After denying Green Party's motion for a temporary restraining order,9 the Court held a hearing on Defendants' motion to dismiss the 1998 case and on Green Party's motion for declaratory relief and preliminary injunction. In an order filed August 7, 1998, the Court found Green Party's claims for relief moot and dismissed the action for lack of subject matter jurisdiction. The Court first addressed Green Party's request for an injunction to revoke the permit for Phase III testing and to enjoin the NMFS from issuing future permits to allow SURTASS LFA research in Hawaiian waters. The Court found that Defendants had satisfied the "heavy burden" of proving mootness. See id. at 1201. The Court found that the Phase III research had been completed by the time of the hearing, that there were no plans to resume any sonar testing, and that Defendants lacked authority to resume testing because the permit had expired. See id. In short, the Court found that the activity underlying the claim for relief was complete, could not be undone, and was therefore moot. See id. at 1202. The Court dismissed the claims for declaratory relief as moot for the same reasons. See id. The Court rejected Green Party's argument that it should proceed to the merits of the case because there was a possibility that the Navy would recommence its research, finding that possibility too remote. See id. Finally, the Court held that the "capable of repetition, yet evading review" exception to mootness did not apply to save Green Party's case. The Court found that, because the permit had expired, there was no reasonable expectation that the SURTASS LFA testing would resume. The Court also found that the injury claimed was not so limited in duration that it "evaded" judicial review. See id. at 1202-03. The Court pointed to the fact that a TRO had been litigated on the merits and that by law future tests, if any, could occur only after Defendants went through a lengthy permit application process. See id.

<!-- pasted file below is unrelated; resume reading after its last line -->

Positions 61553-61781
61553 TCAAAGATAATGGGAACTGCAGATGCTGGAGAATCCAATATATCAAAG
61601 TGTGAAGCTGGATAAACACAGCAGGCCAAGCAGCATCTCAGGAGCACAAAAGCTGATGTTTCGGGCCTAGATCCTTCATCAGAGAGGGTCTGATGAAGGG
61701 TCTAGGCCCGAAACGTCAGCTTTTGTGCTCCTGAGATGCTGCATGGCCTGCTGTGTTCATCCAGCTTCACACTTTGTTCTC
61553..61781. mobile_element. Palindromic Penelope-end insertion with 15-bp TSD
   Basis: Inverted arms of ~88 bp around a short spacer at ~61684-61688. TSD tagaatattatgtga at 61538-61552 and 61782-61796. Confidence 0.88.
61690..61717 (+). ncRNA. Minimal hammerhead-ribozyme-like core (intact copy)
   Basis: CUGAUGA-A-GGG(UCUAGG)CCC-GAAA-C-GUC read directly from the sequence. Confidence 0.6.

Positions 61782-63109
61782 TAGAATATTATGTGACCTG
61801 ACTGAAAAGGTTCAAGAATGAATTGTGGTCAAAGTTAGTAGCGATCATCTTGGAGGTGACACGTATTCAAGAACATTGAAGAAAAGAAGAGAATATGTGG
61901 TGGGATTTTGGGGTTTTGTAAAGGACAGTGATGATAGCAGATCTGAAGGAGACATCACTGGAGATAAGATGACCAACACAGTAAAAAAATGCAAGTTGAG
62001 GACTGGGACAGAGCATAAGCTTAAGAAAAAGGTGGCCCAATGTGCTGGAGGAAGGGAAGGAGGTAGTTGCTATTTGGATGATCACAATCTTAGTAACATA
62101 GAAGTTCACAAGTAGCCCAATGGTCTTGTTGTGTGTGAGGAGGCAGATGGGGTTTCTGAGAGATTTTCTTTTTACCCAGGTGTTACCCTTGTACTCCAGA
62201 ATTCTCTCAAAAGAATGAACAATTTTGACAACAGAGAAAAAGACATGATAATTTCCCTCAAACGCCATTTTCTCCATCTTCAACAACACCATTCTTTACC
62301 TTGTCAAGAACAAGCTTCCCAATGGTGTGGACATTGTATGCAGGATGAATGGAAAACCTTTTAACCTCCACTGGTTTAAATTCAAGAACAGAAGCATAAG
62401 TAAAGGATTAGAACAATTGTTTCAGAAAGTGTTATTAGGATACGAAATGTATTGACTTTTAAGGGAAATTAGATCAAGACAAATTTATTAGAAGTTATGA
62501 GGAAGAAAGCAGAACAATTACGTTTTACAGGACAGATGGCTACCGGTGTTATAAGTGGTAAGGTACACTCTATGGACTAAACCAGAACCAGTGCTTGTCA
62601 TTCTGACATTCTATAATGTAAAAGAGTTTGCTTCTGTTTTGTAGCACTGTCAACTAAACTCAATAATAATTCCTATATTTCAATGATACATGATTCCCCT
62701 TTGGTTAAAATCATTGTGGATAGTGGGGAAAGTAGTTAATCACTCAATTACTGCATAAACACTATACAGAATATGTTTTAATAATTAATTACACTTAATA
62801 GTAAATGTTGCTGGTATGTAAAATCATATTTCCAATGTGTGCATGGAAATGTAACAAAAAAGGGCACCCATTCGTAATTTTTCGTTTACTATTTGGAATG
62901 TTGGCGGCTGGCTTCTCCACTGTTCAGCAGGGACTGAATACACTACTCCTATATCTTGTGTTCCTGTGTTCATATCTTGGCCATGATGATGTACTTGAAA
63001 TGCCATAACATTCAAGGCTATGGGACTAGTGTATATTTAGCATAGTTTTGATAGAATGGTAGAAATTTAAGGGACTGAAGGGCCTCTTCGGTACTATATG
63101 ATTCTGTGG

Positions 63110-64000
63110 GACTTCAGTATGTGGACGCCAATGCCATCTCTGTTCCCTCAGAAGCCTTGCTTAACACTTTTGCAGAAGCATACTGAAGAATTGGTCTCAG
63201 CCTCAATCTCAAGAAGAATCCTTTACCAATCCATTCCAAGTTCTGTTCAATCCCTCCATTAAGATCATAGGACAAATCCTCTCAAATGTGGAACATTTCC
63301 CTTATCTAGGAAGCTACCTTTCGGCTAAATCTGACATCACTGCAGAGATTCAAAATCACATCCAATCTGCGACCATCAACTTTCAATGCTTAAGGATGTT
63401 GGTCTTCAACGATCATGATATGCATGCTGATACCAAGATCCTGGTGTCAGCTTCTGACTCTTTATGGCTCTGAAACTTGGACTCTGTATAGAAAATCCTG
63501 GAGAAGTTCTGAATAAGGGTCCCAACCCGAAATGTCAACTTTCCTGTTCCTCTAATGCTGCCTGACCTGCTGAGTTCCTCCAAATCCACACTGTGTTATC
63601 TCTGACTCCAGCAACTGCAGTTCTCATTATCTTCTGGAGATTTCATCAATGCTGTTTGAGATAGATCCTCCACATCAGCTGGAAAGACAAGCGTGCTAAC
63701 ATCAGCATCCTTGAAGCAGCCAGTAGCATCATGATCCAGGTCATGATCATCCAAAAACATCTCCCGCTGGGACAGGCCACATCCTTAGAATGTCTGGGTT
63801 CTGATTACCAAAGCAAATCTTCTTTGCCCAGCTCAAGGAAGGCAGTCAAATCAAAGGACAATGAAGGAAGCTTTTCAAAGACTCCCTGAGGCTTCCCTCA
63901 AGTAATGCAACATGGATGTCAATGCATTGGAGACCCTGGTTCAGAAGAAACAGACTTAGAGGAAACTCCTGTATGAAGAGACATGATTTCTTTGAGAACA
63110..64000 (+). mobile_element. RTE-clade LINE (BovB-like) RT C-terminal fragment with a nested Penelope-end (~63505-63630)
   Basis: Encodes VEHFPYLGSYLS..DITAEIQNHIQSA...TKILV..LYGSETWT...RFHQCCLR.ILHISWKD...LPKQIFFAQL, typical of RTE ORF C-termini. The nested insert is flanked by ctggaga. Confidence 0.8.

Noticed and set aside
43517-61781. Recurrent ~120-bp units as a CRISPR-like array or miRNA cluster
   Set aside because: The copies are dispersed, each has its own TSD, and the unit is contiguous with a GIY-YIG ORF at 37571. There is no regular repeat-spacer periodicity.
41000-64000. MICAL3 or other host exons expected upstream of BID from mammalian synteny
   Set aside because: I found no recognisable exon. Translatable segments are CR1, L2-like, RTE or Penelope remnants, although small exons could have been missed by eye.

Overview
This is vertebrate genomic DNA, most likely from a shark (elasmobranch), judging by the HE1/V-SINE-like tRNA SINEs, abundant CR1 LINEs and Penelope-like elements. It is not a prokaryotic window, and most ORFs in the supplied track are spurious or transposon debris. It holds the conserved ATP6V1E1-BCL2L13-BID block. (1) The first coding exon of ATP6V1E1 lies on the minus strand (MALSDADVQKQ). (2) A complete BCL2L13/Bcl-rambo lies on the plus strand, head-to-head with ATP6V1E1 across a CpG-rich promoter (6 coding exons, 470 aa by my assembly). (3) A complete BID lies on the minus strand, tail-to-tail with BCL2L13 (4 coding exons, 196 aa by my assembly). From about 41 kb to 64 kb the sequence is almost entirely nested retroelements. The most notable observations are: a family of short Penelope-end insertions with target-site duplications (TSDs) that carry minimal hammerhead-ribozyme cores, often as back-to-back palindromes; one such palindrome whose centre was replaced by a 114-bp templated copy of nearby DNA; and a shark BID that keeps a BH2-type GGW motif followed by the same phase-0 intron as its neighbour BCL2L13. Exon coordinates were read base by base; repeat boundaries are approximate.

B. Green Party's Motion to Set Aside the Order Dismissing the 1998 Case

In a motion filed on March 14, 2000, Green Party claims that the Navy intends to conduct further SURTASS LFA testing in the waters off Hawaii. See Mot. to Set Aside Order at 3. Relying on Fed.R.Civ.P. 60(b)(6), and arguing that this new information means that the grounds for declaring the 1998 case moot have "disappeared," Green Party asks the Court to reopen the 1998 case. See id. at 6.

1. Green Party's Factual Allegations and Arguments

Green Party does not allege that Defendants fraudulently changed position or hid their desire to do more testing from the Court in 1998. See id. at 8. Instead, Green Party alleges that Defendants "changed their position sometime after the dismissal of the [1998] case." See id. The new position is that the Navy will be conducting additional LFA testing as part of its research to...